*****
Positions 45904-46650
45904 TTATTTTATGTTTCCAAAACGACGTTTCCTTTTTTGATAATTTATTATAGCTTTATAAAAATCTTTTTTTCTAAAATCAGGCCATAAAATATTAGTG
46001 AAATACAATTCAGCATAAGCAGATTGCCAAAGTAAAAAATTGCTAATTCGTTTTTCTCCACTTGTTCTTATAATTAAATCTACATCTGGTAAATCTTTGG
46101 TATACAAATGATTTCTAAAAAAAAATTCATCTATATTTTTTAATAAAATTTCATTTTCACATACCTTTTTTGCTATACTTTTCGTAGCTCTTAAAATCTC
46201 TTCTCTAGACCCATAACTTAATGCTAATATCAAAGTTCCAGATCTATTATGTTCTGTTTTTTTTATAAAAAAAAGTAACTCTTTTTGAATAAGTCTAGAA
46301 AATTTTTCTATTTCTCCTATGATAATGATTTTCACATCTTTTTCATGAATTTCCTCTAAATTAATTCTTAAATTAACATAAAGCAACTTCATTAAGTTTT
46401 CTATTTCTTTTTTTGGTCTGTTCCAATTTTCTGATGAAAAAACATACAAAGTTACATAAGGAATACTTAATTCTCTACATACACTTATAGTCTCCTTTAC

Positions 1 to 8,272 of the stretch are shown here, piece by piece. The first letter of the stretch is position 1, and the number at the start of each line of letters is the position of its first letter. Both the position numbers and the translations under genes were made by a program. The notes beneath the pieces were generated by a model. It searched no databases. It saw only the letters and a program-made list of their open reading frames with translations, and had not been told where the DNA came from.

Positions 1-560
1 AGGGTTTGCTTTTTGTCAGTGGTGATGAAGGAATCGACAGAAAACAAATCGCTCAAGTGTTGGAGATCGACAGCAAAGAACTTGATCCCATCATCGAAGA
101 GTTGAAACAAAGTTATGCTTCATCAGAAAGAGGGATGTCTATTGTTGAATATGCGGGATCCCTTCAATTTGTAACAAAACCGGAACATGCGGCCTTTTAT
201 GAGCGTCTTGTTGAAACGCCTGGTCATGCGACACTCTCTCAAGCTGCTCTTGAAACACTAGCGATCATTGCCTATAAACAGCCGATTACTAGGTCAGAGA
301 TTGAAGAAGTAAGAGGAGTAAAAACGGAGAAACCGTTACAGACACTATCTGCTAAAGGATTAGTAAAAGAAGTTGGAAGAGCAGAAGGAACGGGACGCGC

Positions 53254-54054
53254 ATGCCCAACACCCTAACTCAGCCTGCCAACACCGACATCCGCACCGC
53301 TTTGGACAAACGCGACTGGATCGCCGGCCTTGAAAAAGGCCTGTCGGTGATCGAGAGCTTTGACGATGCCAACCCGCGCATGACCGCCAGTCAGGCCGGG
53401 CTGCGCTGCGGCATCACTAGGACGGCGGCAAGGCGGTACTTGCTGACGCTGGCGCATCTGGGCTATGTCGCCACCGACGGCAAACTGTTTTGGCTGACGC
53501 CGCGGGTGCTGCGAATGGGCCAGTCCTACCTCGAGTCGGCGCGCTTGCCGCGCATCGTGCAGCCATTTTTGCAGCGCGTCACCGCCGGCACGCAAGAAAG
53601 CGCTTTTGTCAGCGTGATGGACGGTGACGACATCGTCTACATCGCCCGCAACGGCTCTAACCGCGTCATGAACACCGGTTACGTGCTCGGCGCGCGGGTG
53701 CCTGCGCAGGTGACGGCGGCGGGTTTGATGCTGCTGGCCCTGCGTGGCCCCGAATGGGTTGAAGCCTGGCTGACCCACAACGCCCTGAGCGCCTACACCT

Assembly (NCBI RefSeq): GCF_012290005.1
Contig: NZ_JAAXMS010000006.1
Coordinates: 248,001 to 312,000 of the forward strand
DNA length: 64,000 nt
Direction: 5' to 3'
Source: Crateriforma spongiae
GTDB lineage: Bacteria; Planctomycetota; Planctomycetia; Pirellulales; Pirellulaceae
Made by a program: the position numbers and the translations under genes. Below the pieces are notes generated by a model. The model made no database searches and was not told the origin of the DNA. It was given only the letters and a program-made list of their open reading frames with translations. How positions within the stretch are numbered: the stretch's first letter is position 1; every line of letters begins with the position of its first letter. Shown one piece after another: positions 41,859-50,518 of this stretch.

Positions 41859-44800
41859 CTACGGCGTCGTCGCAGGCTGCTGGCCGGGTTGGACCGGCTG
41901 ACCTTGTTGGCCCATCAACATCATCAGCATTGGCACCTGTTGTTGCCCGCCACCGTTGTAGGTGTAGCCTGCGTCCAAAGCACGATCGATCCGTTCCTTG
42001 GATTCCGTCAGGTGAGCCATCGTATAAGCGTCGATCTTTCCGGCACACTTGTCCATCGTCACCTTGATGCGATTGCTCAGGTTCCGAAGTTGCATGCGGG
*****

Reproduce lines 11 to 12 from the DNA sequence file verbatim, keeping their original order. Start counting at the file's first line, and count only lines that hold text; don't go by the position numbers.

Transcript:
101 GTTGAAACAAAGTTATGCTTCATCAGAAAGAGGGATGTCTATTGTTGAATATGCGGGATCCCTTCAATTTGTAACAAAACCGGAACATGCGGCCTTTTAT
201 GAGCGTCTTGTTGAAACGCCTGGTCATGCGACACTCTCTCAAGCTGCTCTTGAAACACTAGCGATCATTGCCTATAAACAGCCGATTACTAGGTCAGAGA